If you want a relaxed tourer or a 200bhp superbike, there are better options. But if you want a genuine continent-shrinking sports tourer, something capable of carrying plenty of luggage, cosseting you in comfort, whisking you to your destination, and indulging lurid hedonism on everything from autobahns to Alpine passes, choose the H2 SX. The supercharger is more than a compressor of air, it forcibly shrinks roads and time, and makes an otherwise conventional bike feel quite extraordinary.
Try doing big distance on the full fat H2 and your bum, knees and wrists would scream for mercy. Luckily, it has such a miserly tank range it’s never long before you need to stop, fill-up and breath a huge sigh of relief. But it’s clear, here on the MCN250, the H2 SX isn’t a loosely disguised original wearing a different dress. They ride nothing like one another in the areas that matter.
Where once the engine’s delivery was a sledgehammer that brutally wiped out the tarmac between you and the horizon, it’s now one of the most pleasing powerplants on the road.
Glutinous dollops of torque and power mean that it’ll pull from 2500rpm in sixth with the sort of surging drive that an electric train would be proud of. But get the blue bar climbing on the dash as the supercharger’s impeller accelerates through the sound barrier, and it feels as visceral as a superbike mill.
On the 250’s bumpy back roads and billiard-smooth A-road sweepers the SX is pliant, composed with excellent braking support for such a big bus.
Electronic aids work flawlessly and the steel trellis frame absorbs and controls everything with enough flex and tension to enable both grip and riding comfort, delivering a near-perfect halfway house between touring softness and superbike rigidity.
The diversity of the MCN250 ought to expose multiple weaknesses, but it merely underlines its versatility. There’s nowhere where it feels ill at ease and so many places, from empty sinuous B-roads to bolt-upright motorway schleps, where it feels born to do it.
It’s the very embodiment of a sports tourer: neither one thing nor the other, but a perfectly balanced bastardisation of both. A devastatingly effective road bike that delivers practicality combined with an undertone of pure menace.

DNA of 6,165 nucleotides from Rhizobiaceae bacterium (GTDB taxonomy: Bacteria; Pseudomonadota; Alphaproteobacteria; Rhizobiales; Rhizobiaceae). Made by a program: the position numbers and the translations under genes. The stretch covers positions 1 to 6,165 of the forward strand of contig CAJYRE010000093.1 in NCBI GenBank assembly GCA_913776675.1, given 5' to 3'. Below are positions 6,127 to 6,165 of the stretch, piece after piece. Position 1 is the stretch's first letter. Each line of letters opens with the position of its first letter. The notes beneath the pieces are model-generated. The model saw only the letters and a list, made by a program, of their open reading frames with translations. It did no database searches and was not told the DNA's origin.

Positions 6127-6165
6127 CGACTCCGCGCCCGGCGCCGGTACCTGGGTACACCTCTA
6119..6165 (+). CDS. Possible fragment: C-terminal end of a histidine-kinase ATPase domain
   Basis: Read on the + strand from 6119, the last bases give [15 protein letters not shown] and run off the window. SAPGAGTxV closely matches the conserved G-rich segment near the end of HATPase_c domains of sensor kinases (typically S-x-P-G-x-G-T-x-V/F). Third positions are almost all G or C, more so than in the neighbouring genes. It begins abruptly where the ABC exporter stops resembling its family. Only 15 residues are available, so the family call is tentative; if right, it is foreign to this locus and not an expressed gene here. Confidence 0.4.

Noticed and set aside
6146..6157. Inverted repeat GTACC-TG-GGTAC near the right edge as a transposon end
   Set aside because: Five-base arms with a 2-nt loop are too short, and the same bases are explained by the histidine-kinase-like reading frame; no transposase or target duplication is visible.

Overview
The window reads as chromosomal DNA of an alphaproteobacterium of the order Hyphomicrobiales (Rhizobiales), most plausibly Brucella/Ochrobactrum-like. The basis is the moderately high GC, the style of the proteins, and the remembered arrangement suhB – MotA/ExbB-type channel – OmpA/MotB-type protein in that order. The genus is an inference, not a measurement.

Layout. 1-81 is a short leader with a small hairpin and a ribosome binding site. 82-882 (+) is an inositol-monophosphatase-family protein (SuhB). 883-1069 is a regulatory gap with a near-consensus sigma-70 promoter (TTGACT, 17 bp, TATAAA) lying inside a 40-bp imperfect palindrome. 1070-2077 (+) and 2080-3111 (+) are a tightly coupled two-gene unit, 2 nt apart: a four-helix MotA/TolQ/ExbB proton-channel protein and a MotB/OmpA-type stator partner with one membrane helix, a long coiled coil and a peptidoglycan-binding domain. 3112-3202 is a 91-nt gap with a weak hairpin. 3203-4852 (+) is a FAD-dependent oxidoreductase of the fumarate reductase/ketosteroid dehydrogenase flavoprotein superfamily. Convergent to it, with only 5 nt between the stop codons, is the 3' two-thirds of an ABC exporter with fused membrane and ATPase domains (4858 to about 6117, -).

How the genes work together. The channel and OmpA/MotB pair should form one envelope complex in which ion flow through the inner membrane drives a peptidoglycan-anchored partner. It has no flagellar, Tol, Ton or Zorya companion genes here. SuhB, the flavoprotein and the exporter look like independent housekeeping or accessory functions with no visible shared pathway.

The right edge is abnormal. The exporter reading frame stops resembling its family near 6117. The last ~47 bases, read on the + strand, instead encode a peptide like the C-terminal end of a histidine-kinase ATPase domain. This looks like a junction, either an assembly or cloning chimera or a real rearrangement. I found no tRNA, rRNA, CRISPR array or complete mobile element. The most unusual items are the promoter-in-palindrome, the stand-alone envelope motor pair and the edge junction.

The 125cc naked bike class used to be the realm of the dull commuter, however in recent years this class has taken over from the race-rep 125 as the category where manufacturers are really pushing the boat out in terms of styling and technology. And all while hitting very tight budget constraints.
As a cash-strapped new bike buyer, or even a monetary-flush one, you are spoiled for choice and the arrival of Honda’s CB125R this year has demonstrated what an exciting and vibrant class this is.
Boasting an instantly recognisable family similarity as its bigger capacity siblings, it is the level of technology that comes as standard on the CB125R that impresses the most. Its inverted forks are made by Showa, its radial brake caliper carry the Nissin brand and is even linked to an IMU to deliver an active ABS system that ensures the bike remains level and balanced when you brake hard.
Add to this a big bike feel and a digital dash that has a gear indicator and fuel gauge and it is incredibly impressive. Especially when you spot the £3989 price tag.
The Honda is built in Thailand, but that doesn’t detract from the final product. You are getting a high level of specification at a rock- bottom price. And the styling is classy and contemporary to boot.
Best sub-500cc of the year – KTM 390 Duke
When it comes to value for money, the KTM 390 Duke is in a class of one. Whether you gauge value on technical specification or smiles per pound it doesn’t alter the result, the KTM is still a winner.
The Duke is built in India and not Austria, but that doesn’t matter as this cost-saving manufacturing decision has allowed KTM to lavish its naked bike with top-quality components.
You get WP suspension, a Bybre (a subsidiary of Brembo) radial brake, a slipper clutch, a ride-by-wire throttle, ABS, a full-colour dash with connectivity built in and even a brake lever with an adjustable span. And all in a great-looking bike that is A2-legal and costs just £4699.